Kenneth Westhues

Address at the centennial celebration of the Westhues family in America, Central Methodist College, Fayette, Missouri, 1992. Chapter 4 in K. Westhues, ed., Where We Belong: Historical Essays for the Family of Olive Conran and John Westhues, Glasgow, Mo., privately published, 1997. Published on the web in 2003 in the Tributes section of the K. Westhues Homepage. Click here for J. Y. Miller's account of Wilhelm and Theresa's love.

The main event this afternoon is introducing the members of the eight branches of the Westhues family in America, so that the older generation can renew acquaintance and the younger generation can identify the people they've heard Mom or Dad talk about. But before those introductions, I've been asked to say a word about the trunk from which these eight branches sprouted, the people who started the Westhues family on this continent. I mean Wilhelm and Theresa Westhues, the couple who packed their four trunks in Germany one hundred years ago, bundled up their six children, traveled by train to Bremen, embarked there for the 10-day Atlantic voyage on the S. S. Kaiser Wilhelm II, transferred in New York to a Wabash train for three more days journey deep into the interior of this continent, arriving at last in their new hometown.

Wilhelm and Theresa were not early settlers. The United States had already celebrated its centennial by the time they arrived, and the population of Missouri (which in 1820 had been just 20,000 people of European descent) had reached almost 3 million by 1890. The town of Glasgow was already well-established, having been founded in 1836 by old American settlers from Virginia and Kentucky, who brought with them the culture and the plantation economy of the South. This college where we have gathered was already 40 years old by the time Wilhelm and Theresa arrived. The Civil War, in which this Protestant and English-origin region of Little Dixie had sided with the South, had ended 30 years before.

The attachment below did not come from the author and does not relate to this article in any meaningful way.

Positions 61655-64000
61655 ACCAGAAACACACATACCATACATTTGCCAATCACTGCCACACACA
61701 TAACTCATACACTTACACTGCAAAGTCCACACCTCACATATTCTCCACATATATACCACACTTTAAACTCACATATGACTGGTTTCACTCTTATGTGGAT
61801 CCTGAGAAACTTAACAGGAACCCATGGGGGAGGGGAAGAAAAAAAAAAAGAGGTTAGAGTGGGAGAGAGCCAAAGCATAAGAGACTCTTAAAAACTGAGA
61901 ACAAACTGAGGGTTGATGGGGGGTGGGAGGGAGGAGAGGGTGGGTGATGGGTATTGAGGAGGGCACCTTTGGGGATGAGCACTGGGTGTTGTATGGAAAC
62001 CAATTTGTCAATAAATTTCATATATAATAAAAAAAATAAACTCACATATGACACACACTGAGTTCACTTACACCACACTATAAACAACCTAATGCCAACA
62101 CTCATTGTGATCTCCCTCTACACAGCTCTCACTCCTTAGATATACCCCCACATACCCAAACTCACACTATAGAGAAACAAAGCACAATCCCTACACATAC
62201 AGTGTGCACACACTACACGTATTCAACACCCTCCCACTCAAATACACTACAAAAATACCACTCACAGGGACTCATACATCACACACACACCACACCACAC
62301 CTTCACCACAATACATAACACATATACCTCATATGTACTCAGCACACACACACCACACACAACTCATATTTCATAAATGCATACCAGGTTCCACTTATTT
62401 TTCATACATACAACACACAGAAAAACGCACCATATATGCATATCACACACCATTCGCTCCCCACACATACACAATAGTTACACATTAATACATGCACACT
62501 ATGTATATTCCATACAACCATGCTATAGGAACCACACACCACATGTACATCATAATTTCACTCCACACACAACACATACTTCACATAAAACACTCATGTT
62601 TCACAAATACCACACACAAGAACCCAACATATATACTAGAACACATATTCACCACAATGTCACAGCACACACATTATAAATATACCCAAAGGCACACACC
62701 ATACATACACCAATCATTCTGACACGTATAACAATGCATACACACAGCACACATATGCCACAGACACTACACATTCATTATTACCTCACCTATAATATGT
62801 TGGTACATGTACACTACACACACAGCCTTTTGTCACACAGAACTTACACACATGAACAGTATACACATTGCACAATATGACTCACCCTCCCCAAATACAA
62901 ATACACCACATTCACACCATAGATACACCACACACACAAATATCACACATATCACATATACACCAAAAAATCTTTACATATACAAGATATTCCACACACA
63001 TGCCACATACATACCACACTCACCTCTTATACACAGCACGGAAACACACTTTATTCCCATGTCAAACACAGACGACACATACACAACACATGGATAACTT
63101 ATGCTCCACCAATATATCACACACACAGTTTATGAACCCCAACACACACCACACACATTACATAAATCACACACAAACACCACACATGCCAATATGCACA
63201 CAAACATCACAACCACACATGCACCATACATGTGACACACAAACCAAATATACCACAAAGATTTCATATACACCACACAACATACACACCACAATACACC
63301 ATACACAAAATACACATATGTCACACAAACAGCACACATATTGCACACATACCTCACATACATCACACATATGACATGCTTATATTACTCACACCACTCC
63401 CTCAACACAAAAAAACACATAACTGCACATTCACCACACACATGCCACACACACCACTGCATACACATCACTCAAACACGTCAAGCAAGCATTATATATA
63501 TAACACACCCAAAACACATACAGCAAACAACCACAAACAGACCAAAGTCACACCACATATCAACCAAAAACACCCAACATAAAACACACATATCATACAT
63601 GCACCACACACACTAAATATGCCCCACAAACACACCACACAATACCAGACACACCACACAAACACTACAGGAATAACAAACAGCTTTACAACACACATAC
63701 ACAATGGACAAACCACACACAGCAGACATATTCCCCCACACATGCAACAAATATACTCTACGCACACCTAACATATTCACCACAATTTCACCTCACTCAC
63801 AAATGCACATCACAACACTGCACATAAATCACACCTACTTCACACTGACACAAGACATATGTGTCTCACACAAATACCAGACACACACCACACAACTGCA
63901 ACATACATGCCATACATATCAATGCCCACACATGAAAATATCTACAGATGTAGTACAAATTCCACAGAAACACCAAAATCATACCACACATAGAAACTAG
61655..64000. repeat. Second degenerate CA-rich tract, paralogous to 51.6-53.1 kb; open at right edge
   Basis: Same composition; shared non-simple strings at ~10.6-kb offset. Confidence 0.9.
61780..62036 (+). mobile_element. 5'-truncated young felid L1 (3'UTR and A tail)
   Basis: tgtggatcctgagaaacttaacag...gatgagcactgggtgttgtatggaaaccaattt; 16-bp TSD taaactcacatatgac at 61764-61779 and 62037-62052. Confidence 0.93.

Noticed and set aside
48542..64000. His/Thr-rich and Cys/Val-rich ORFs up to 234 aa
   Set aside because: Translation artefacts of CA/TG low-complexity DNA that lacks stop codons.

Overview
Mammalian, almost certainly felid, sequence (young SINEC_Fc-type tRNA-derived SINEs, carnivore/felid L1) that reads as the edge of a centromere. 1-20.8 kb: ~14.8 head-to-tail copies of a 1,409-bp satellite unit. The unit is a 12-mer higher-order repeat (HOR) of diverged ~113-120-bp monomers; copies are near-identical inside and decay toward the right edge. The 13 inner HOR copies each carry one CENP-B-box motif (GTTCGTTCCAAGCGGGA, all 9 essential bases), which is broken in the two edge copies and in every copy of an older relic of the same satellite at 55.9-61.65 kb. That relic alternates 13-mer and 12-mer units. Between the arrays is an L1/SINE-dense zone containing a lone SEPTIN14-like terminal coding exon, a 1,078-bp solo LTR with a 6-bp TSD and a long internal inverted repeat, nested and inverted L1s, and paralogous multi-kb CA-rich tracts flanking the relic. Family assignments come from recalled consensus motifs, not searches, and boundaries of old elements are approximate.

How then did it happen that Wilhelm and Theresa, our grandparents or great- or great-great-grandparents, moved to join the American nation a century ago? Missouri, let it be said, was a famous place in Münsterland, Westphalia, the region of Germany near Holland where they lived. Half a century earlier, when Missouri was being opened for settlement, thousands of Westphalians had moved to the counties west and south of St. Louis—Washington, Warren, Osage, Gasconade, Franklin, and Perry Counties. Their reason for coming was aptly summarized by a German official at the time (1852):

The prosperity is ever more in decline. A considerable emigration to America has taken place. This was not rooted in any political motives, but simply the increasingly obvious realization that spinning and weaving are heading inevitably toward ruin.

In the eighteenth and early nineteenth centuries, growing flax and processing it into linen was a mainstay of the Münsterland economy. By 1850, that industry had all but collapsed. Mechanized production of linen in Great Britain was driving the German home-weavers out of the international market, and so was the ever-growing popularity of cotton, as an alternative to linen. Times were tough in Münsterland. In the mid-1850s, Missouri looked like the promised land to any landless peasant willing to work. One transplanted German who had moved here described it this way:

America is indeed a splendid land. Here a person can still acquire something. In Germany, I didn't have as much property as I could hold in my hand, and dared not hope, no matter how hard I worked and saved, ever to acquire any property. What you see here belongs to me. I have had to work terribly hard, but I have something to show for it. Here I have eaten more pork in one year than I have seen in Germany my whole life.